A couple of headhunters responded to the aforementioned posting, saying that they’ll take their candidates anywhere they can find them. This sharpens the distinction between active headhunters and passive headhunters. It also points out the enormous quality gaffe employers themselves make when recruiting. They are not hiring the best people for the job.

The distinction is sharp and it reveals a fundamental and profound difference in the quality of recruiting and hiring practices among headhunters and employers.

You can identify, recruit and hire the people you want by going out into the world with a set of criteria and tracking down the best people in your industry. You’ll encounter a few surprises and meet interesting people. You’ll become part of their network. A good network is a circle of friends, and those new friends will be your source for future searches, too. You’ll also learn a lot about the industry and profession you recruit for, and that makes you a better and more credible headhunter.

Or, you can sit at a desk and take what comes along. But don’t tell me you’re headhunting. You’re not a headhunter. You’re passive, like the employer’s HR department that does the same. And the quality gaffe you’re making is that you have settled — you have not hunted, found or recruited. You’ve made a forced choice. Read more

Job-hunting insanity

In an edition of my syndicated column, I ran a poll in The Seattle Times. I asked readers to pick from four methods they’d use to get in the door at a company. In other words, how would you apply for a job?

77% responded that they would pursue the channel that is most closed to them — the HR department. Even though they know that the line is long and the competition is stiff, people still take this path. Something like 40%-70% of jobs are found and filled through personal contacts. I don’t think that surprises anyone, and most people know in their gut that “it’s who you know.”

So, why do people go through HR?

Let’s see if I can help you view this from another perspective. Suppose your boss gave you an important project, and you realized it could not be accomplished by conventional means. In other words, the way it’s always been done ain’t gonna cut it. Your boss just wants the job done. Would you continue applying the same-old methods? Or, would you demonstrate creativity and try something new? (Your boss is watching.)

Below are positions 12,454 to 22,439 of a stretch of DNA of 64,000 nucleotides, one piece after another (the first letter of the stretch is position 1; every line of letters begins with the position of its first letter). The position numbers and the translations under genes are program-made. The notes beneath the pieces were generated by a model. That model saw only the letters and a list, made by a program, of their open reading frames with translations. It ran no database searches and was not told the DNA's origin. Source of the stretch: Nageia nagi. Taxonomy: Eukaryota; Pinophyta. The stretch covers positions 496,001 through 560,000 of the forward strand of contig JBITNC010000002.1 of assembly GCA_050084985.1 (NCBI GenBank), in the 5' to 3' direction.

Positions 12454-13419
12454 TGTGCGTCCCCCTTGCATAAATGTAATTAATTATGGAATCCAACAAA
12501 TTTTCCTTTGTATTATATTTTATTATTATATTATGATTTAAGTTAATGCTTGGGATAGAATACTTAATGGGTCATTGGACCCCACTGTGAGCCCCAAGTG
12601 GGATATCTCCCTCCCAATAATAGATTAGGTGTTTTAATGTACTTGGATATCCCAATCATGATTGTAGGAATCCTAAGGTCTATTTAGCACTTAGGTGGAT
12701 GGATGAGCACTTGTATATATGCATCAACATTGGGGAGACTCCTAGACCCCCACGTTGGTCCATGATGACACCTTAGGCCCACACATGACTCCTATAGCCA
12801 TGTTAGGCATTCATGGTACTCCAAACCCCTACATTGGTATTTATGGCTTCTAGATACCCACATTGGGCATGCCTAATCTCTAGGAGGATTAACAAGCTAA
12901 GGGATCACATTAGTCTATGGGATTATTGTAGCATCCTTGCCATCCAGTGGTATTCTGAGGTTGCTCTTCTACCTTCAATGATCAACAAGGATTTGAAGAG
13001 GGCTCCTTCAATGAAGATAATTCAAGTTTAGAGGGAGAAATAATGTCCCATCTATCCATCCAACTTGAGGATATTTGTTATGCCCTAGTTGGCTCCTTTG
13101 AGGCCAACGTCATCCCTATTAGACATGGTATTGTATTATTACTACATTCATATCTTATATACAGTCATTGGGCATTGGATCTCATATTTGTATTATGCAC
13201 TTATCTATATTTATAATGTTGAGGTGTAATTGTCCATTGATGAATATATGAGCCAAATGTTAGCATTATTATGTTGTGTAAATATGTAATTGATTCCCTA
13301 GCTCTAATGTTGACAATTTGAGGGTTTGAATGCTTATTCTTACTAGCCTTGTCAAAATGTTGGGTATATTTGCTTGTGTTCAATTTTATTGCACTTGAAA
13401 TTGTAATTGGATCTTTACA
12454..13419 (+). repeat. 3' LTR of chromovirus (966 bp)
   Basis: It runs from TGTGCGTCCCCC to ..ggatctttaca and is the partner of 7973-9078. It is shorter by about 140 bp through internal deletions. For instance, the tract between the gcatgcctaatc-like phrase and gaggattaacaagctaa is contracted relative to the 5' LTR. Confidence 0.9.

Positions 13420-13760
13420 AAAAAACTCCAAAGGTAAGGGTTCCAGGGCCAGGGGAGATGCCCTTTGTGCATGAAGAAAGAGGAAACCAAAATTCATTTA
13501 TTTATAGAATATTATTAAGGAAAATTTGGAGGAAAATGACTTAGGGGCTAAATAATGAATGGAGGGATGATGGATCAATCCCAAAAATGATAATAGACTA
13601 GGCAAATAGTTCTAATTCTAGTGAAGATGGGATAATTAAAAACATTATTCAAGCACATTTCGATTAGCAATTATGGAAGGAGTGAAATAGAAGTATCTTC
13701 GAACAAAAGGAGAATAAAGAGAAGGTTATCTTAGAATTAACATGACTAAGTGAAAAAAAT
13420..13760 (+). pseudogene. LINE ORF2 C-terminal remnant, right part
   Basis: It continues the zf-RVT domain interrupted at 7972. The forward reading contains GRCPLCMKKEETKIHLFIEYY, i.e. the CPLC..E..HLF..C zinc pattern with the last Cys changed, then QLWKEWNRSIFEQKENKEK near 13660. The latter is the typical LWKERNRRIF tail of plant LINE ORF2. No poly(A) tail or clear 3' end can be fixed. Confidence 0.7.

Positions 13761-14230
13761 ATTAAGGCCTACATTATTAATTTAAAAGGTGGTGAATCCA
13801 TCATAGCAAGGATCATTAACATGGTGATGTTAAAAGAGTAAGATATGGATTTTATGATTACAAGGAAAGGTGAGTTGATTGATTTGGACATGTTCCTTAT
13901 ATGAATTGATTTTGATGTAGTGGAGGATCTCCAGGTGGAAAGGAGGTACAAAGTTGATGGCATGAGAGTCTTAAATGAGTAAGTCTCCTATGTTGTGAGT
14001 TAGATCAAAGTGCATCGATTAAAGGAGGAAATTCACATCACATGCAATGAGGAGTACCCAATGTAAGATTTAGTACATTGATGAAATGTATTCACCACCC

Hold that thought. Read more

Do you know where those references come from?

Is it okay if you write your own recommendation or reference letter and let your boss sign it? What does that say about you? About your boss?

Since it’s appeared in two recent editions of the Ask The Headhunter Newsletter, the volume of reader mail has pushed this topic to the blog. I want to make it easier for everyone to talk about it. The pertinent newsletter editions are:

A boss who — when asked if he’ll write a recommendation — tells the individual to write their own reference letter so the boss can sign it, is an irresponsible jerk. He’s dissing his own company, dissing the employee, and dissing the entire business community. Who’s going to read that reference and base a hiring decision on it — at least in part? (Is this where crummy hires come from?)

There are some legitimate ways for an employee to make the task a bit easier for the boss, and to reasonably influence the result, and I discuss those in the newsletter. But, a manager signing someone else’s judgments as one’s own — that undermines business at a fundamental level.

Most readers got their hackles up over this one. One said his former boss did this routinely, and called him “a feckless loser.” One called the failure of managers to actually take the time to write a reference “another example of the general malaise that exists in Corporate America; it is like a cancer that is spreading exponetially.” Consistently, readers focused on the bigger underlying management problem. One put it very simply: “Not only is it deceitful, it’s also lazy and bad management practice.”

One reader explained that this is just how business is done and chided me for not accepting it. Bob Hooson wrote (and gave me permission to print): Read more

Aim, aim, aim, shoot foot